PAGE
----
The Story Behind a Centuries-old Rift

February 10, 2016
Hagia Sophia
Hagia Sophia. / Photo: Wikimedia Commons

Nearly 1,000 years ago, the Western and Eastern branches of Christianity split. Despite decades of attempts there has yet to be reconciliation. But, on Friday, Pope Francis will visit with the leader of the Russian Orthodox Church in a historic meeting and the first between a pope and the Russian patriarch.

Below, Winn Professor of Ecclesiastical History Kevin Madigan provides context for how this rift happened and why there’s been so much suspicion over the centuries.

This is the first time in history that the pope has met with the Russian patriarch. From a historical perspective, this is a very significant event indeed. Today, some two-thirds of the world's Orthodox Christians, whose number has been estimated to be 200-225 million, are members of the Russian Orthodox Church. 

For more than a millennium, from roughly the time of Charlemagne (ca. 800), the Eastern, or Orthodox Church, and the Western, or Roman Catholic Church, had been mutually alienated not just by different language, culture, and history, but by profoundly different views on key theological issues, and, above all, by differences over the role of the pope in relation to Eastern bishops, as well as several historical events disastrous for ecumenical relations.

The first of these, sometimes called "the breach of 1054," came when a delegate of the pope traveled to Constantinople in an attempt, ironically, to heal wounds caused by recent actions taken by both churches. But the delegate began the conversation by outlining the primatial role of the bishop of Rome, or pope, who, he claimed, had universal jurisdiction based on Peter (whose successor popes always claimed to be) having received the keys to the kingdom of heaven given to him by Jesus, along with the power to forgive sins (see Matthew 16 for the biblical foundation of this claim).

Talks stalled. Frustrated, the papal delegate waited a few days. Before returning to Rome, he walked up the nave of Hagia Sophia where the Patriarch of Constantinople was about to begin the liturgy, and deposited a bull of excommunication on the altar. Needless to say, this was perceived as an arrogant expression of Roman triumphalism. Furious, the patriarch struck back by excommunicating the papal delegate. This mutual excommunication was only lifted in the 1960s, at the end of Vatican II. For a thousand years, each church was allowed to nurse grievances against the other.

One reason that the pope has not met with the head of the Russian Orthodox Church is that the Orthodox have always harbored suspicions, rooted in memory of an event like this, that the Catholic Church would demand acknowledgment of papal sovereignty in the church—this despite the insistence of popes like John Paul II, Benedict XVI, and now Francis that that is not at all what they wanted.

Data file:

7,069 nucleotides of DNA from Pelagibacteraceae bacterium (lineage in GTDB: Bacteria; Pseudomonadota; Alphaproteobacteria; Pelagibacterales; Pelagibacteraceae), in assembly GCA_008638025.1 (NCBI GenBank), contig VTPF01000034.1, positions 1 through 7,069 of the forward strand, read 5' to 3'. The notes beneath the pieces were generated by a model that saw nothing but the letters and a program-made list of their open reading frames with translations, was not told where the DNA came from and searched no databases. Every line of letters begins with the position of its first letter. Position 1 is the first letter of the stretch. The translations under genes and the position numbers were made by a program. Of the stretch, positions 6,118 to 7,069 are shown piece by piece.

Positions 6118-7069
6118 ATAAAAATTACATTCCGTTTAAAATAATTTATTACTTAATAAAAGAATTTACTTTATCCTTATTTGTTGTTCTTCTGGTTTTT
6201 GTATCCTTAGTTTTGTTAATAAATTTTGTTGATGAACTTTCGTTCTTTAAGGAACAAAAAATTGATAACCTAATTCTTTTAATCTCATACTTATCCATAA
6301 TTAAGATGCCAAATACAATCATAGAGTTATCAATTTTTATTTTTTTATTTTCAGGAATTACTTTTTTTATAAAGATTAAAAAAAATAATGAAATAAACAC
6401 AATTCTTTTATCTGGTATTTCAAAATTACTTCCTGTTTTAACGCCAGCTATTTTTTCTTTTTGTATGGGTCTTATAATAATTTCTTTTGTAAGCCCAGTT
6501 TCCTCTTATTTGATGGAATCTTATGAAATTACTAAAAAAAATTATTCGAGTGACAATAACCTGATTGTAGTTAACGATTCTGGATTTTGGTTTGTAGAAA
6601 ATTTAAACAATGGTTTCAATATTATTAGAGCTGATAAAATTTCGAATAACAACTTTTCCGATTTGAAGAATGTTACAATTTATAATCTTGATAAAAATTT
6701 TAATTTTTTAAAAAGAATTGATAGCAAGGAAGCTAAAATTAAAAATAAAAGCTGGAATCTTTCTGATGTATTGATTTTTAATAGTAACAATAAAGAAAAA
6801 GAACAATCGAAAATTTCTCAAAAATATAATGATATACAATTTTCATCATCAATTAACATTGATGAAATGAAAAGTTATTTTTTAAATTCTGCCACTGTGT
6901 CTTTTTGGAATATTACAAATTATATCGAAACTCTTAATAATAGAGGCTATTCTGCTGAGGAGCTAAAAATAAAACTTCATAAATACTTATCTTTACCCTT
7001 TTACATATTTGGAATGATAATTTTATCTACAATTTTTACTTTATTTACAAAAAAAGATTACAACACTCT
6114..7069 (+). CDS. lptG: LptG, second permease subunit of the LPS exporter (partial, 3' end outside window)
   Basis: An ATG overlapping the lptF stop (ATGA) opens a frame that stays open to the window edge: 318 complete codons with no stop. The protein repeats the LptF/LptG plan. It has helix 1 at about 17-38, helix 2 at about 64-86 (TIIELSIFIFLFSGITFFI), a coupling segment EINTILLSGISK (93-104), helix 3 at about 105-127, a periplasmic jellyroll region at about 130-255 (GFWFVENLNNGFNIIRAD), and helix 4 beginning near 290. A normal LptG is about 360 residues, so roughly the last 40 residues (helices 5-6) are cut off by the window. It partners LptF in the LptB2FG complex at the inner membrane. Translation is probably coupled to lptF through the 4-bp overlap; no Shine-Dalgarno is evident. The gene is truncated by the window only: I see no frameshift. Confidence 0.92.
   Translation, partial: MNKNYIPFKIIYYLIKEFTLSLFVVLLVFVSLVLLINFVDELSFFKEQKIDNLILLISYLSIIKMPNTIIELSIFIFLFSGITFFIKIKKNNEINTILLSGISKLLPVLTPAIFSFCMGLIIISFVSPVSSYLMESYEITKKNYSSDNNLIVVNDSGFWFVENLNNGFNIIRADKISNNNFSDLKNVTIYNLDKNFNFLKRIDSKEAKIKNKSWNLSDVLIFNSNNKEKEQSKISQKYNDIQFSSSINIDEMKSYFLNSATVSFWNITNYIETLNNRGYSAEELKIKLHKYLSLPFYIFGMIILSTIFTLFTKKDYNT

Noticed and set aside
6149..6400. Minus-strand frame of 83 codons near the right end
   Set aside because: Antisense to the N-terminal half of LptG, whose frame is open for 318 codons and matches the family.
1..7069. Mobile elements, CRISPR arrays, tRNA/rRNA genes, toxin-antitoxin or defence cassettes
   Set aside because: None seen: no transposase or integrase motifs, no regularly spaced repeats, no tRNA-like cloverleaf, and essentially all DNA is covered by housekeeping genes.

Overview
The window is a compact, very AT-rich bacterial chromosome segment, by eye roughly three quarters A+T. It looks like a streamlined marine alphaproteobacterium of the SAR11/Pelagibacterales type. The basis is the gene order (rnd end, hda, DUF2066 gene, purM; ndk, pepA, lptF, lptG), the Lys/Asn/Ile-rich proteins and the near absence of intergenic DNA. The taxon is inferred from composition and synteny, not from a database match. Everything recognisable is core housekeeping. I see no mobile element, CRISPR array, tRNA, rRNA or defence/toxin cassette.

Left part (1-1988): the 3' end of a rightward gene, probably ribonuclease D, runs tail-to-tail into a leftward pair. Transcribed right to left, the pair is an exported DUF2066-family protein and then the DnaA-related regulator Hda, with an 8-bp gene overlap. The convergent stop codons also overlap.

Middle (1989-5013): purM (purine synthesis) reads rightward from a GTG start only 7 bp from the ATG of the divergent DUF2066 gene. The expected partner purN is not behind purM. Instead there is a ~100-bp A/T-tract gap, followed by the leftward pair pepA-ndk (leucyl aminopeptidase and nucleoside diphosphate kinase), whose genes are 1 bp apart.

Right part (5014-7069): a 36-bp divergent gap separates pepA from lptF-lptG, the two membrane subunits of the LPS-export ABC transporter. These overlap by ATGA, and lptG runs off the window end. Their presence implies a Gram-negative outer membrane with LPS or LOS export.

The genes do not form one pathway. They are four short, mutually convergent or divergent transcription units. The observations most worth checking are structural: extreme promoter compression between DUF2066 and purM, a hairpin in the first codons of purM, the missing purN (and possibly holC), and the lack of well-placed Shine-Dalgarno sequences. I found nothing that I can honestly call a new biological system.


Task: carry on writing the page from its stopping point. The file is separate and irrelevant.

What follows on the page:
Even more serious, in my view, was the disaster of the Fourth Crusade, because memories of it filtered down to the popular level, while the events of 1054 were remembered mainly by prelates and hierarchs. For complicated reasons, the crusaders sacked the city of Constantinople in 1204, and damaged and stole relics from the church of Hagia Sophia. This was a great ecumenical sin, never forgiven. Even after Vatican II, this event was never forgotten.

Other historical developments include the creation of 23 Eastern churches in communion with Rome (the so-called "Uniate" churches). These communities were always regarded with suspicion by the Orthodox. The Uniate Church in the Ukraine was a particular problem for the Russian Orthodox Church; it was in Russia's ecclesiastical "sphere of influence," if you will.

The theological issue dividing East and West was the unilateral addition of a clause to the Nicene Creed by the West (before Charlemagne even). Even though the Eastern Church agreed, theologically, with the addition, it was deeply offended that the West would emend an historic creed produced by the first ecumenical council at Nicaea, presided over by the Emperor Constantine, in 325. Western arrogance, again.

After Vatican II, John Paul II (perhaps sympathetic to the Russian church, as he was of Slavic origin himself) made some attempts to meet the leader of the Russian Orthodox Church. He cherished hopes of reuniting the two churches, East and West. As mentioned, suspicion of Roman triumphalism prevented any meeting, much less a reunion.